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Apple May Back Away from Auto Manufacturing

Tech firm reportedly shifts focus to driverless tech systems it could license to auto industry.

by on Sep.12, 2016

“We've always viewed that people love surprises," Apple CEO Tim Cook told the Washington Post.

It has been one of the worst-kept secrets in Silicon Valley – but while Apple has been widely reported to be working on a high-tech automobile program, dubbed Project Titan, new indications are that the iPhone-maker may be backing off from that effort.

The new reports suggest that Apple has fired “dozen of employees” involved in the automotive project, a sharp reversal from the aggressive hiring program that had been in places for the past year. Apple had hired a number of industry veterans from conventional automakers, as well as high-tech auto firm Tesla Motors.

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But rather than abandon Project Titan entirely, reports in The New York Times and other media sources indicate Apple is now looking to provide high-tech, autonomous – or even driverless – technology to existing automakers, rather than trying to build cars on its own. Such an effort could put it directly in competition with another tech giant, Google.

(Tesla upgrades controversial Autopilot system. Click Here for that breaking story.)

Few companies have maintained more of a culture of secrecy than Apple. But it has been difficult for the tech firm to hide its ambitious foray into the automotive world. Elon Musk, the CEO of Tesla, has openly discussed Apple’s hiring binge. And officials operating an automotive proving grounds at an old Navy base near San Francisco revealed that Apple had approached them about using the facility.

The tech firm founded by Silicon Valley legend Steve Jobs has never confirmed Project Titan, nor is it discussing the latest reports. But a variety of sources have indicated the shift that apparently began when one of Job’s top lieutenants, Bob Mansfield, recently returned to Apple. Citing three unnamed employees, the Times says the tech giant has fired “dozens of employees,” and shifted its focus.

The reported shift in approach would put Apple more directly into competition with Google.

It now appears more likely to seek other automakers who would like to license its autonomous driving technology, rather than actually produce automobiles under the Apple badge. That move is being hailed by some investment analysts who worried that going into the car business would be a financial sinkhole for the well-funded Apple.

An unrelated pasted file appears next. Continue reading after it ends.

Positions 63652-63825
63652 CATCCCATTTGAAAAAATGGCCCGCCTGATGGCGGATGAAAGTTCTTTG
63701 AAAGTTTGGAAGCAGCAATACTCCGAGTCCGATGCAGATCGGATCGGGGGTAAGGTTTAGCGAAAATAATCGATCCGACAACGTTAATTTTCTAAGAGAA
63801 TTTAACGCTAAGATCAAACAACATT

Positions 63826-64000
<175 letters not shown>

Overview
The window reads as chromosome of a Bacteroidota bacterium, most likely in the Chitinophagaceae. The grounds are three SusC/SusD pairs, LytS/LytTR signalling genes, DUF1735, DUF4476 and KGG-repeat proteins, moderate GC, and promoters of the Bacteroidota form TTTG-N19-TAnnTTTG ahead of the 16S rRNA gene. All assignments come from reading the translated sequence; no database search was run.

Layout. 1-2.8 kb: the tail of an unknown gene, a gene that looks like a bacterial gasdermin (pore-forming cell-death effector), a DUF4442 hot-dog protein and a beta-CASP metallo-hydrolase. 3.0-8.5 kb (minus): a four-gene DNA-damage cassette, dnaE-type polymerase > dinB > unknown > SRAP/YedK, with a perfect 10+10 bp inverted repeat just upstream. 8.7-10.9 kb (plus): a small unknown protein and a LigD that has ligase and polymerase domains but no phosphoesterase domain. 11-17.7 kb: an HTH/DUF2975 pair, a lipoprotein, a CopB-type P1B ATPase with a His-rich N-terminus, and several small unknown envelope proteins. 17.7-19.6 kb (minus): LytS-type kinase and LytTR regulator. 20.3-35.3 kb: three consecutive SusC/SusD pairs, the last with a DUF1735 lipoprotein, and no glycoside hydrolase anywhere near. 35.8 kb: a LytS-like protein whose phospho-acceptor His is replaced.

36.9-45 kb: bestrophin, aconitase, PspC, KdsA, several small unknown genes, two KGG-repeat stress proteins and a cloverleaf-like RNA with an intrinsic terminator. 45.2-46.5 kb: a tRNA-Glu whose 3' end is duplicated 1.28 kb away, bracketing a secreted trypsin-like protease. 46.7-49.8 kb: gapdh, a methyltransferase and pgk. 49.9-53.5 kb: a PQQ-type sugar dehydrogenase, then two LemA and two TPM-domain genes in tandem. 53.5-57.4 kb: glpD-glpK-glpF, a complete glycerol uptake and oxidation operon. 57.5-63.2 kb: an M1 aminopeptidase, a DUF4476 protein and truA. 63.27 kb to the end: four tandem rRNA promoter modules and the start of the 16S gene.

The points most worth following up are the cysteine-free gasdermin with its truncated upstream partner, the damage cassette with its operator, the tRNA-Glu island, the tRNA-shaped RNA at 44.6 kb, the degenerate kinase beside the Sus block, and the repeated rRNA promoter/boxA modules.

That’s reflected in the far lower stock multiples Wall Street investors reward most car companies – with the notable exception of Tesla – compared to Silicon Valley powerhouses like Apple and Google.

(Delphi, Mobileye announced autonomous vehicle partnership. Click Here for the story.)

If Apple actually is shifting away from manufacturing its own automobiles it would be following a similar path to that of Google. That tech firm has been considered one of the leaders in the development of autonomous systems, having logged millions of miles testing a variety of prototype self-driving vehicles. While Google also had considered the possibility of building cars, it decided to go the partnering route when former Hyundai Motor America boss John Krafcik was brought onboard two years ago.

Krafcik says Google is talking with “multiple” potential partners who might be willing to license its automotive technology. That includes Fiat Chrysler Automobiles. The two companies announced a deal earlier this year that will see Google modify 100 Chrysler Pacifica plug-in hybrid minivans to use its self-driving system.

While those prototypes will require a trained “operator” to sit behind the wheel, ready to take control in an emergency, Google has said its ultimate goal is to create fully driverless vehicles that won’t even have steering wheels or pedals. And it’s not alone. That is the direction Apple may be taking, according to the new reports.

Ford Motor Co. also has shifted onto that path. “We don’t think the path to true autonomy is through a step-by-step, incremental process,” the automaker’s Chief Technology Officer Raj Nair told TheDetroitBureau.com last month. The second-largest Detroit maker now plans to go straight to driverless systems and is targeting production by 2021, according to Nair.

(For more on Ford’s driverless car plans, Click Here.)

Ford has also shifted strategy to put a focus on fully driverless vehicles, rather than hands-free.

That announcement came as a surprise to many industry observers, as conventional wisdom had suggested that hands-free systems would come first, with driverless technology not likely to follow for anywhere from another five to 15 years.

Ford said it will be targeting ride-sharing fleets with its driverless system, and that fits the plans of companies like Uber. The taxi alternative is working on its own technology, CEO Travis Kalanick predicting that if Uber could eliminate its drivers it would be able to provide rides so cheaply it would be more cost-effective than owning a personal vehicle.

Significantly, Ford announced on Friday that it had acquired San Francisco-based shuttle service Chariot and will expand it to five other cities around the world over the next 18 months.

A recent study by the Boston Consulting Group forecast that the market for various levels of autonomous vehicles will hit $42 billion by 2025, and climb to $77 billion by 2035.

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